After lately delivering a lecture to my students on the benefits of staying close to your parents, close to your teachers, and not having the kind of hobbies and habits which must be protected by lies, a group of young men asked me, in essence, “How then shall we live?” and they really meant it.
Of course, such a question might be answered in many ways. I might have directed them to read their Bibles more often or to pray more often or to talk less, but I am in the regular habit of encouraging students in such things, and I sensed that the young men needed an uncommon answer.
For three years, I used a Harkness table to teach great books, but when I was lately given the option of returning to the use of conventional desks, I took it. The Harkness table I used previously was beautiful, stately, the kind of furniture you might see in the White House. More than a little awe possesses the heart of man entering a room filled with a table that seats twenty, and I would readily admit such awe is absent when approaching a one-seat desk with unsteady legs and a plastic gloss.
“The world is in a great dream and but few are awake in it.”
Mark: Did you know that Brocktoon was actually kind of a scummy guy?
David: What do you mean “actually”?
Mark: I mean not many people know about the really sordid, awful things Brocktoon did. It’s not in “the history books,” if you know what I mean.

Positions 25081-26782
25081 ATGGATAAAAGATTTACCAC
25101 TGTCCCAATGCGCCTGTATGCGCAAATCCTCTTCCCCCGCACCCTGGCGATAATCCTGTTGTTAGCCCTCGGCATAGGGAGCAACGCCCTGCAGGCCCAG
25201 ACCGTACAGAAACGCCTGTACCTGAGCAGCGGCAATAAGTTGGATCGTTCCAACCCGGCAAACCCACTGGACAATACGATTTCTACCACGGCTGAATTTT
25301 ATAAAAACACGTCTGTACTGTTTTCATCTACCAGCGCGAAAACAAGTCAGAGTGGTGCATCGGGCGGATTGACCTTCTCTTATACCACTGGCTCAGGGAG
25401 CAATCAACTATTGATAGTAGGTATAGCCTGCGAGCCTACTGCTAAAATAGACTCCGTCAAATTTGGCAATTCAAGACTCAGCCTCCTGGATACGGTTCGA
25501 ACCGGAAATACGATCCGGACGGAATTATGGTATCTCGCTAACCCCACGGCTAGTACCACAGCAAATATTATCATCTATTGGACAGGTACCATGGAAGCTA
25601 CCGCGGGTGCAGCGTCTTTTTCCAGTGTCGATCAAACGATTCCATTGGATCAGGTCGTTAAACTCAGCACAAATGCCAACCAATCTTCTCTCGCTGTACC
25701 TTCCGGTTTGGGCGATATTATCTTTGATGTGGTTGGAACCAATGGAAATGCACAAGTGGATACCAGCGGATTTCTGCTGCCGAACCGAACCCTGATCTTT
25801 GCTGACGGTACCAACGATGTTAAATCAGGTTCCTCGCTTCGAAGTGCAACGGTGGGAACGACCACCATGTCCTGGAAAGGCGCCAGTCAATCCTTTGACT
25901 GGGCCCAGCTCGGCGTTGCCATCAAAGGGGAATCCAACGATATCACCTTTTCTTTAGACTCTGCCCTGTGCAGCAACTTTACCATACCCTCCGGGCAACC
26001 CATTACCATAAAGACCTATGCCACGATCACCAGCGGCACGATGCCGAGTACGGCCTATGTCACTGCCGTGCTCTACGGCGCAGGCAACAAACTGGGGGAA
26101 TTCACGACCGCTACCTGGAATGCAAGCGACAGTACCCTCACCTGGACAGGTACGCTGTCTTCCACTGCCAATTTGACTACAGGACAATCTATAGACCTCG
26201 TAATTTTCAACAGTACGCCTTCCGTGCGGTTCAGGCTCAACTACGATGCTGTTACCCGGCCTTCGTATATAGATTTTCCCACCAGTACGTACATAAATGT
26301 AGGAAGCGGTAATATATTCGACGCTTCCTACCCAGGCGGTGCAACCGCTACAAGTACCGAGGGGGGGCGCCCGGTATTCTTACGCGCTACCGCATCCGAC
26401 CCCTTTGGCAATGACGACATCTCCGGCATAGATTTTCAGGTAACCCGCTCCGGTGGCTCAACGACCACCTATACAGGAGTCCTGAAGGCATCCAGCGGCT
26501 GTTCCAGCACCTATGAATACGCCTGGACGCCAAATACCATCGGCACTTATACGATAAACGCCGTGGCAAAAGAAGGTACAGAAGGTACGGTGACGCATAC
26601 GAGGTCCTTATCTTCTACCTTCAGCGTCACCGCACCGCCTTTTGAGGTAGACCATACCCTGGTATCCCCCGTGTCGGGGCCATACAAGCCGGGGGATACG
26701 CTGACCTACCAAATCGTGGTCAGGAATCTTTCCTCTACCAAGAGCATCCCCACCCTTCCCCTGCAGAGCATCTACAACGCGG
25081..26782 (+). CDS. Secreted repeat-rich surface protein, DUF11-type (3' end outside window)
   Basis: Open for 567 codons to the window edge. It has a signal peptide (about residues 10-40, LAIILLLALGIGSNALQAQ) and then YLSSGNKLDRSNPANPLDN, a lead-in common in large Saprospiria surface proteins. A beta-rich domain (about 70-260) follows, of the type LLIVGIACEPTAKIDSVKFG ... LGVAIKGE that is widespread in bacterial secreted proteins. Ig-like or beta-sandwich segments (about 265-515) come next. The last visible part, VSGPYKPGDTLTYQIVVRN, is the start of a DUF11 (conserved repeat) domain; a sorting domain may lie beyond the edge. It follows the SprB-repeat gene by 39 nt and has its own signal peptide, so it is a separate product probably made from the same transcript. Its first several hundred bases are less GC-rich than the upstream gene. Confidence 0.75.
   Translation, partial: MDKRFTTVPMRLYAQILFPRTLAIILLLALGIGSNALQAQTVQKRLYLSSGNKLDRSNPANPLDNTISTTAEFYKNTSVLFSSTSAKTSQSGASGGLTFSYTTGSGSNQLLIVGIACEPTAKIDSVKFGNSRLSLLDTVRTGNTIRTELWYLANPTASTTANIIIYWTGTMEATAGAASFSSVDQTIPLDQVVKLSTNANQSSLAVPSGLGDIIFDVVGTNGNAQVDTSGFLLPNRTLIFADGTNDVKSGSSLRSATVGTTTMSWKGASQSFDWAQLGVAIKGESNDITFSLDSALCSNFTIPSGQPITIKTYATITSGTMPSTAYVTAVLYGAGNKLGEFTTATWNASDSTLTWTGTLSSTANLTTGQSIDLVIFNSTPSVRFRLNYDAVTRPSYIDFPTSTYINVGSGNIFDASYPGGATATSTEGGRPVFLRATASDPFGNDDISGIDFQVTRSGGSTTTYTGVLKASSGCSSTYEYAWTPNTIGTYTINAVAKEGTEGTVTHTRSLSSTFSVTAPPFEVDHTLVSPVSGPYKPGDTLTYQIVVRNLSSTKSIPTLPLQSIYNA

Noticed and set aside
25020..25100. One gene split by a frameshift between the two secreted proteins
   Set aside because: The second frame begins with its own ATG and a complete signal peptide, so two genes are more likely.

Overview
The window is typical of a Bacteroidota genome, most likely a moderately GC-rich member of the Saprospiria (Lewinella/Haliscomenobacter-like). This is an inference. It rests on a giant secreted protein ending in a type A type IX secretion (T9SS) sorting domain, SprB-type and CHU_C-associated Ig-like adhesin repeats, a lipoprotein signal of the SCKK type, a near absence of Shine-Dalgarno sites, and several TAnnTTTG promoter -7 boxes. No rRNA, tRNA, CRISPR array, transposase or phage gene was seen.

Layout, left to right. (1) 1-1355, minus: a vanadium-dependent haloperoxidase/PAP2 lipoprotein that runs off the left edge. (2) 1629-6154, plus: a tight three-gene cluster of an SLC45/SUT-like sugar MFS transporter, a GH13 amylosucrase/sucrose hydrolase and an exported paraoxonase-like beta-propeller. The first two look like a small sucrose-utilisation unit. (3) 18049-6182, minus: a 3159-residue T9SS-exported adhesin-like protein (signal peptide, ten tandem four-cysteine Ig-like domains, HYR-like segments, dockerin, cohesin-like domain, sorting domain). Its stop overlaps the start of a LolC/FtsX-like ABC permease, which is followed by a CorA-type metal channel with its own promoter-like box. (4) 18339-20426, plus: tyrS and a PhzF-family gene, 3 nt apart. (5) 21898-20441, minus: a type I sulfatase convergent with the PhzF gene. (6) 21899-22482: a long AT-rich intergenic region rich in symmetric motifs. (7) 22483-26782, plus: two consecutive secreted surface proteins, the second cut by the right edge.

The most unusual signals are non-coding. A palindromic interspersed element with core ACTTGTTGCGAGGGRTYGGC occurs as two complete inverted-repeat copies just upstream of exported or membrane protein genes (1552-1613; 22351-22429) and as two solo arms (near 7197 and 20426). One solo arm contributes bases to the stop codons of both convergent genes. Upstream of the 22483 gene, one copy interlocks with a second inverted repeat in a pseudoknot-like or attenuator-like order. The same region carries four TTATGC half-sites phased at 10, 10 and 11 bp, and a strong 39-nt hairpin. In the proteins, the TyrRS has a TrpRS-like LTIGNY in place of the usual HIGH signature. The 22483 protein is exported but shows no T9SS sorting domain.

David: What are “the history books”?
Mark: The books they gave us as children.
David: Are these things recorded in “the history books” now?
Mark: I think so.
David: Have you read “the history books” today?
There’s a picture of Pitcairn Island stuck to the side of my refrigerator. It’s actually a postcard sent to my youngest son by one of his buddies who had the thrill of cruising with his family to that historic place. Pitcairn Island became the famous refuge of mutineer Fletcher Christian some time in the late 1700s, along with several other dissenting crew members of the HMS Bounty.
The following lecture was given to students at Veritas Christian School in Richmond, VA at the annual Fall Retreat.
When I was your age, I did not pray much.
In my fourteen years as a high school teacher, I have noticed that Christian teenagers do not like to pray. If I ask a class of twenty students, “Who would like to pray?” it does not matter whether the issue at hand is some national tragedy, or some sick classmate, no one wants to pray.
This is the fifth article in a series examining how cognitive science provides empirical support to the methods of a classical education through a set of principles about learning.
I made my most recent journey through The Lord of the Rings this summer. It was, notably, the first such trip that I have taken at the stop-and-go speed of my (too many) annotations, rather than at the speed by which my gleeful hobbit heart might have wished to “get on to the next good part.” Unsurprisingly, this was also the most fruitful re-read yet.